Problem: I have .glabels generated files, which are gzipped xml. When I rename file to have suffix .xml.gz, then VIM properly recognizes file and it's editable, human readable xml. After edit I have to rename back to original name.

What I try to open e.g. x.glabels file without renaming, what happens is that I see binary data. It does not ungzipped it.

How to force Vim from command like to treat given file like .gz ?

If possible please make answer more general, to address general problem : how to make Vim , treat file .extension1 as file .another_extension ?

Use case: http://glabels.org/ uses gzipped xml, so instead of .glabels extension, they could use .xml.gz.

When I rename file by adding .txt.gz or .xml.gz extension, VIM properly picks it up. However with .glabels extension it treats files like binary.

Question : How to force VIM from commandline to open given file (e.g. "x.glabels") like another type (e.g. "x.xml.gz") ?

No Answers: I know I can make symlink or temporarily rename file. I wonder about VIM flags.

Bonus Addition to answer: You are welcome to include in your answer nice way of configuring VIM to treat e.g. .glabels as .xml.gz, but this won't be accepted as full answer, as I look for onliner that I can use on any machine I will have to deal with. Still, information about config might be helpful for other readers (or my main machines;) ).

  • Are you referring to how Vim parses the file contents? What flags vim set? filetype? Please refine what you mean by "open as another file type" – Wolfie Oct 12 '16 at 16:14
  • @Wolfie I've provided "Problem" paragraph, that I hope clarifies use-case. Question lost not on being concise, but I hope use case is much more clear. If possible, I will be thankful for suggestions of making it more concise. – Grzegorz Wierzowiecki Oct 12 '16 at 16:21
  • 1
    vim -c set filetype=xml.gz [filename] when starting vim? – Wolfie Oct 12 '16 at 16:30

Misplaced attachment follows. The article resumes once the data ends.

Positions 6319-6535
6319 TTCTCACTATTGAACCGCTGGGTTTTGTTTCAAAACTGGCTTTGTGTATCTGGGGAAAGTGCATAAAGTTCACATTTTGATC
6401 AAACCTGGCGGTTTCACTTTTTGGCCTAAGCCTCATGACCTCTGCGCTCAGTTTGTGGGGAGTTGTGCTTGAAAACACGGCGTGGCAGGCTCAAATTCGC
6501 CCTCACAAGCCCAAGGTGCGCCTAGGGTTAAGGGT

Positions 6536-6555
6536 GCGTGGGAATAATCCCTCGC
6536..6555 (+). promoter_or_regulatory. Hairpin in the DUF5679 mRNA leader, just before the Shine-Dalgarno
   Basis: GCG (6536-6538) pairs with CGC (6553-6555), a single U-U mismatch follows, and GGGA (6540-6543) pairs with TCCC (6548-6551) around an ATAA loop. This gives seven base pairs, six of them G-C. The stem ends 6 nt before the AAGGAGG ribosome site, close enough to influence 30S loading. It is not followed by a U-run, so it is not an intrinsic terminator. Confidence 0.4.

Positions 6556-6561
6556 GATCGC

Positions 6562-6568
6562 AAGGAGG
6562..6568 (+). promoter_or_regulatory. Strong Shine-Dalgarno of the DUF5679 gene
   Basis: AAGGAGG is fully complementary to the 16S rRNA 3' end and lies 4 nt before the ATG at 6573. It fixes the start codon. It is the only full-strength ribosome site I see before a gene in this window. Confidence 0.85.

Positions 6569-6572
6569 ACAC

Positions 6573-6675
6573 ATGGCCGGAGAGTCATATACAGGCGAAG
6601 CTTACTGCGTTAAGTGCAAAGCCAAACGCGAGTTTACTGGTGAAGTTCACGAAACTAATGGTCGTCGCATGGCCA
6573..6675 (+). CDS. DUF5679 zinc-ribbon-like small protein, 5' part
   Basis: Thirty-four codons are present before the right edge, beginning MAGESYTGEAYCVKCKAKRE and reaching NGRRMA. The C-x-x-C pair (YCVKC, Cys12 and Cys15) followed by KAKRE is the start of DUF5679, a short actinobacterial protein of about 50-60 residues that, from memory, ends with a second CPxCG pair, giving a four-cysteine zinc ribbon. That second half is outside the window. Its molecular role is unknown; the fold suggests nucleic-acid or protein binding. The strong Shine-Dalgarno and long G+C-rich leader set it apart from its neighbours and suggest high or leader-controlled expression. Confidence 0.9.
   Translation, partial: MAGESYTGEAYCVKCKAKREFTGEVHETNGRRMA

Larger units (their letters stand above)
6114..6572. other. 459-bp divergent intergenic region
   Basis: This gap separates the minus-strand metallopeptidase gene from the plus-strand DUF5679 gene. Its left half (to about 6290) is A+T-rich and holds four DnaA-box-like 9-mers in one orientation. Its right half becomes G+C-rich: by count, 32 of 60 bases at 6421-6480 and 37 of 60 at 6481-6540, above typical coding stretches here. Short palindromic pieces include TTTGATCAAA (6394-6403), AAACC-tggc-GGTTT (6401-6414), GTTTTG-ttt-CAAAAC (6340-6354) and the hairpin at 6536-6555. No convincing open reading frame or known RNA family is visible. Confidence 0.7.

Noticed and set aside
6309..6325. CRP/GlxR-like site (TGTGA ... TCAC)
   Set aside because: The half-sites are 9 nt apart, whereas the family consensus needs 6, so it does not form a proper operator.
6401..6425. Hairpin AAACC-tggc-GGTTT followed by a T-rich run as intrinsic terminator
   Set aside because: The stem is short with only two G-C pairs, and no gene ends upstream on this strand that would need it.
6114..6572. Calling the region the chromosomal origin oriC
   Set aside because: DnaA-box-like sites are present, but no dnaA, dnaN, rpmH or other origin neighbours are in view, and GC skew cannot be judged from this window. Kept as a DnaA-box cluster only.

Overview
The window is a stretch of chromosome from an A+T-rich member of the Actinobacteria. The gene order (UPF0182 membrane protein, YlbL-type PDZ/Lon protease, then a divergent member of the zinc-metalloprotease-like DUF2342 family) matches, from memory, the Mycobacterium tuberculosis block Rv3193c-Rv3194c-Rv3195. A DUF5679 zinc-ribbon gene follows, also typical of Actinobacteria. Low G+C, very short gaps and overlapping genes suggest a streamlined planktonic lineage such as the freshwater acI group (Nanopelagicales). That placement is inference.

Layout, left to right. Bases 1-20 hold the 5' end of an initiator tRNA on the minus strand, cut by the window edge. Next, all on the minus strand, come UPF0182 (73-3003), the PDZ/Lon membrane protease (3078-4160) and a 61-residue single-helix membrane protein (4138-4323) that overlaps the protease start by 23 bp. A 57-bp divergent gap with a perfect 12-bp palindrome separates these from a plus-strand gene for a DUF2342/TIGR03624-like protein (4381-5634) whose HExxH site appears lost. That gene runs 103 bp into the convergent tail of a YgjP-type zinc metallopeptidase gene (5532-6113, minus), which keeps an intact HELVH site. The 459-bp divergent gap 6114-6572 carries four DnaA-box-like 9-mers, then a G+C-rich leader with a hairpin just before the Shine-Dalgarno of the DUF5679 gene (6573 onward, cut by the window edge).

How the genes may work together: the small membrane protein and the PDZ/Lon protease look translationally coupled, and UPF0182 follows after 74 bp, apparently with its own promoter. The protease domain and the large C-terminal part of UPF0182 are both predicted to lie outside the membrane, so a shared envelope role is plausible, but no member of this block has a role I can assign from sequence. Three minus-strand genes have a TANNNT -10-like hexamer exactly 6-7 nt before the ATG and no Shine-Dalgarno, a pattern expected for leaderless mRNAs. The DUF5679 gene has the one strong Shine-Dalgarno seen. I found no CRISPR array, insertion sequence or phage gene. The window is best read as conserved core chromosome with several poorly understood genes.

• :h zip-extension – Christian Brabandt Oct 12 '16 at 17:13
  • If you want both a "one liner" that works on multiple machines, and a generic answer that treats A file as a B file (where A and B can be any types! no less), sorry, your request is too "tight" (you want something fast and short for something generic). Otherwise, the above answers and reading :h new-filetype-scripts would be enough :P – VanLaser Oct 12 '16 at 20:46

There are two answers to your question:


In order to open a file, overriding the default filetype detection, you can just specify a :setf[iletype] command as part of :edit. For example:

:edit +setf\ java strange.cpp

The default filetype detection does not change an existing filetype, that's how this works. Of course, you can also do this retroactively via :setl filetype=...

Extending the gzip plugin

As a binary format, Vim cannot directly edit [GZIP] archives. The built-in :help gzip plugin hooks into the filetype detection in order to transparently handle archives. This is done via :autocmds. If you want to support other file extensions, the default ones (cp. :autocmd gzip) need to be extended with the following:

autocmd! BufReadPre *.glabels setlocal binary
autocmd! BufRead *.glabels call gzip#read("gzip -S.glabels -dn")

Note the -S.glabels addition; without this, gzip wouldn't know what to do with the file.

  • The oneliner, of course, being echo -e "autocmd! BufReadPre *.glabels setlocal binary\nautocmd! BufRead *.glabels call gzip#read(\"gzip -S.glabels -dn)\" >> .temp & vim -S .temp & rm .temp, since he asked for a oneliner. Portable! – Wolfie Oct 13 '16 at 11:48

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